throughout his whole career. Also mentioned as "The Man No Woman Can
Resist" he romanced some of the most beautiful and famous women in
the world including Rita Hayworth, Elizabeth Taylor, Veronica Lake, Gene
Tierney, Betty Grable and Esther Williams. He was married 5 times and was
very happily married to his fifth wife Lorey until his death.
Victor once said that when
success really did hit he intended to be a regular guy. "I don't want
to get that front, that attitude which demands front tables in clubs,
which causes one to forget one's early friends. I know I can keep on being
regular." Victor always kept his promise and was a "regular
guy" keeping his friends who had been his close friends from the time
he first came to Hollywood. He was a very down to earth nice person who
always had time for his fans and friends. In addition to being known for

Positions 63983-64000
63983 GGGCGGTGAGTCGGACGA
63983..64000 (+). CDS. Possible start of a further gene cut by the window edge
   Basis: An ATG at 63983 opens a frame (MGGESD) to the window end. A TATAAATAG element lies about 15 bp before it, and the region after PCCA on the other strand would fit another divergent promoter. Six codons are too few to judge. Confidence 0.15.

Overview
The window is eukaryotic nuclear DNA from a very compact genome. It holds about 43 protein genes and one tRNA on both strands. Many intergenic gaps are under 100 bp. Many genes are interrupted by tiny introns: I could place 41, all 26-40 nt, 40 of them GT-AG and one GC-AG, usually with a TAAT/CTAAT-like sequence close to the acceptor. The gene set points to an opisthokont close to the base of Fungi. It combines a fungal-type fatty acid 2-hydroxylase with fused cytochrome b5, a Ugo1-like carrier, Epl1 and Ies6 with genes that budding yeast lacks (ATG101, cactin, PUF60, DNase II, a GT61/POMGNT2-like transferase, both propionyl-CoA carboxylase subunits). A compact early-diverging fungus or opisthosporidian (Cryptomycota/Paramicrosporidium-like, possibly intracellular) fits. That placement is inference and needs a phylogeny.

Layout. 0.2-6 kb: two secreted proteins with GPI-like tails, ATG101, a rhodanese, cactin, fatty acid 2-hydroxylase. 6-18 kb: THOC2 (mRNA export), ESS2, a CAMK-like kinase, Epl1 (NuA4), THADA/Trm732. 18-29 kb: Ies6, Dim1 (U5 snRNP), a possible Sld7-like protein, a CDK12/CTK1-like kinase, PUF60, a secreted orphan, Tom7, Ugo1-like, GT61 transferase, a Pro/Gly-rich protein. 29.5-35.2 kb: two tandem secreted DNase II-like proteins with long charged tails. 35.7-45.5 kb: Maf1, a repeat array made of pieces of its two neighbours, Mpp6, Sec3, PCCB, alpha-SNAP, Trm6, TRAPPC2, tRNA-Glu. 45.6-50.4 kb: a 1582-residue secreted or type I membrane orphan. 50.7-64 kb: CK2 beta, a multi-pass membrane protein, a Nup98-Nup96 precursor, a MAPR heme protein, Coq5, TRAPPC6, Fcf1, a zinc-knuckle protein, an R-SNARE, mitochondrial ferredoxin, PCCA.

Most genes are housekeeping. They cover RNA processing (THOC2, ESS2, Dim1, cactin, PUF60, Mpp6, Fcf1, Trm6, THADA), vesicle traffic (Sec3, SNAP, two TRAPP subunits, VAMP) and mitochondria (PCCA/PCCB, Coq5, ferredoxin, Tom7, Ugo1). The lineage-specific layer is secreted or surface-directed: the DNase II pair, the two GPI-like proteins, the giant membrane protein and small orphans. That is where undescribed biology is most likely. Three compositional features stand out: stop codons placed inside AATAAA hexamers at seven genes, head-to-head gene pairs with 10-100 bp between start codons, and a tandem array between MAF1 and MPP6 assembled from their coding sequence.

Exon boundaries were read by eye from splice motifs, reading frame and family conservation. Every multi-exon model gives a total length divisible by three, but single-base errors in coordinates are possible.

his handsome good looks, he was also known for his amazing sense of humor
which kept his friends and fans always laughing. Vic was well known for
being generous to his friends and acquaintances. On one occasion, during
the war, Vic had taken $1,000 in cash with him on a motor trip to Palm
Springs. He crammed his car with hitchhiking servicemen on the way there,
and when he arrived he had to borrow money for his dinner. He'd given his
money all away to help the servicemen. He also was always there to stick
up for the underdog. He said, "I can't bear to see anyone belittled
even by a glance. Brother, that's something that really sets me off. If
I'm on a picture, for instance, and the director heckles some little
fellow, then I heckle the director. That "big shot" act some
people put on at the expense of the underdog, burns me."
During World War II Victor served
in the Coast Guard for 30 months and was the recipient of the Good Conduct
Ribbon. After the war Victor lived in his dressing room on the lot for ten
months. When a reporter asked him, "Couldn't you find a place to
live?" Vic replied, "I could have, but I thought it was rather
crummy of me to rent myself a place when veterans with families were
sitting on the curbs. The dressing room was okay. It had a bath. I ate all
my meals out."
After the war Vic went back to